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June 19, 2017

Digital technology can help lower healthcare costs, study suggests

Digital health technology such as remote monitoring can help reduce costly hospitalizations and custodial care for the growing elderly population of economically more developed countries such as the USA, Japan and in Western Europe. That at least is what a recent study, published in the Journal of the American Geriatrics Society, suggests.

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According to the 278-participant study digital technology such as remote monitoring can certainly make a difference. Seniors living alone can stay in their own homes as long as possible, with the idea that it keeps them rooted and connected to their community. It’s also a lot more affordable than senior living facilities where hidden costs are legion and seniors might just as easily fall down and require hospitalization anyway.
Remote monitoring was done by passive sensor data collection recording daily activities such as kitchen activity (like cooking and opening and closing the refrigerator), sleeping, and bathroom use. Data was collected for 12 months to determine healthcare use and costs in an intervention group and contrasted with data from two control groups.

Lower costs in control group

 One of the control groups was a concurrent group of enrollees who declined the technology. The other was a historical cohort matched by age to the participation Group. Costs for inpatient services, emergency department visits, longterm care, skilled nursing facilities, and ambulance care were at least 10 percent lower in the group using the sensors. But the cost savings between the groups were deemed not to be statistically significant for per-member, per-month costs, the study concludes.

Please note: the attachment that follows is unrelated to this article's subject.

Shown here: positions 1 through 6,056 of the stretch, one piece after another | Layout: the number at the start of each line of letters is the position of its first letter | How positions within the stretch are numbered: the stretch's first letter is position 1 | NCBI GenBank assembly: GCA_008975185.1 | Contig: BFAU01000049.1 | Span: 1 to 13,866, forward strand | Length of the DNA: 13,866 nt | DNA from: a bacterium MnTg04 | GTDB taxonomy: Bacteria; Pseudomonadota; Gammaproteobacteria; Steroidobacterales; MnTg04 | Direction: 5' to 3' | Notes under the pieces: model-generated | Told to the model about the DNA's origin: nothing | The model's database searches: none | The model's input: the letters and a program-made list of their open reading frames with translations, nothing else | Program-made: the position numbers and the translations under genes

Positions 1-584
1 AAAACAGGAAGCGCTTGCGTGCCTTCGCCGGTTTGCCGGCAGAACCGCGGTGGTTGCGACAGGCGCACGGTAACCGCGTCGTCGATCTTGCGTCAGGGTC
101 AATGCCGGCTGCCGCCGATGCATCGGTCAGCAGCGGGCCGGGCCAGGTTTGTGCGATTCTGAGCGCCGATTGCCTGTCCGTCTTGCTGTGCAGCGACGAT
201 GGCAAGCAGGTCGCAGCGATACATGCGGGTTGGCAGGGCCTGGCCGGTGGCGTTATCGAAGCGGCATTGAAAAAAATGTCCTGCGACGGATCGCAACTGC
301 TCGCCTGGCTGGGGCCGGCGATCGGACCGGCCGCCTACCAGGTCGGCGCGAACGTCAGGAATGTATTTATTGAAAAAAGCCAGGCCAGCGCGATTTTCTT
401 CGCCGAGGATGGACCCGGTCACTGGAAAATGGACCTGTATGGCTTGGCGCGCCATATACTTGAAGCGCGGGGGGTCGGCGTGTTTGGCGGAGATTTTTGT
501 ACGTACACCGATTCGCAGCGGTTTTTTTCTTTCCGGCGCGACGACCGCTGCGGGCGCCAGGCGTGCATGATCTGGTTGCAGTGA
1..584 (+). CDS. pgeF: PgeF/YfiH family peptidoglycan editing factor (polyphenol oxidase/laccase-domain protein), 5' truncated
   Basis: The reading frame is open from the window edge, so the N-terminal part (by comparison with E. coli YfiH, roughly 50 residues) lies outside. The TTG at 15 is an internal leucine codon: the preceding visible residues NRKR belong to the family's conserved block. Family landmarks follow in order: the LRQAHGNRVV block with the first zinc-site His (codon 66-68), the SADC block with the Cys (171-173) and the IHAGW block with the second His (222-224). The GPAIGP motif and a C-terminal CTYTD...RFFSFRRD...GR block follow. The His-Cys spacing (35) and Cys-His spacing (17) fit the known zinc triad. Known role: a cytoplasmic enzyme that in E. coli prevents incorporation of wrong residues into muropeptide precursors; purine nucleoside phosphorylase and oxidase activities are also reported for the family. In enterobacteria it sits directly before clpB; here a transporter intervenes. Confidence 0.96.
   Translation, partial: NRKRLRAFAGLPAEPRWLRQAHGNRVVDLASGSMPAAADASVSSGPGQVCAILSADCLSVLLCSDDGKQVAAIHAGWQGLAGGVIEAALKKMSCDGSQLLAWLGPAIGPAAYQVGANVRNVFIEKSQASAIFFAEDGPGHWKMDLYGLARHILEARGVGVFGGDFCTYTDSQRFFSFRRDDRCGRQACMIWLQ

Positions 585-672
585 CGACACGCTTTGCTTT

The study used sensors developed by Healthsense, Medcitynews writes. The clinicians for the 74-person group using the sensors received information concerning those members’ home behaviors, such as a person waking up more than usual at night to use the bathroom or taking longer than usual to return to bed.  Trending and real-time alerts triggered a call from the GreatCall response center to check on a participant. If the participant was unwell or unreachable, the response center then called a family member.

Lackluster results

Some of the factors thought to have produced the lackluster results were the relatively small size of the study as well as the fact that all participants were on the same health plan (Fallon NaviCare, a Massachusetts-based healthcare plan for seniors). 

The report on the study also considered that since participants could choose whether or not to have the sensors. Those who opted for them could have been more health conscious and interested in proactive approaches for their health compared with the other groups.

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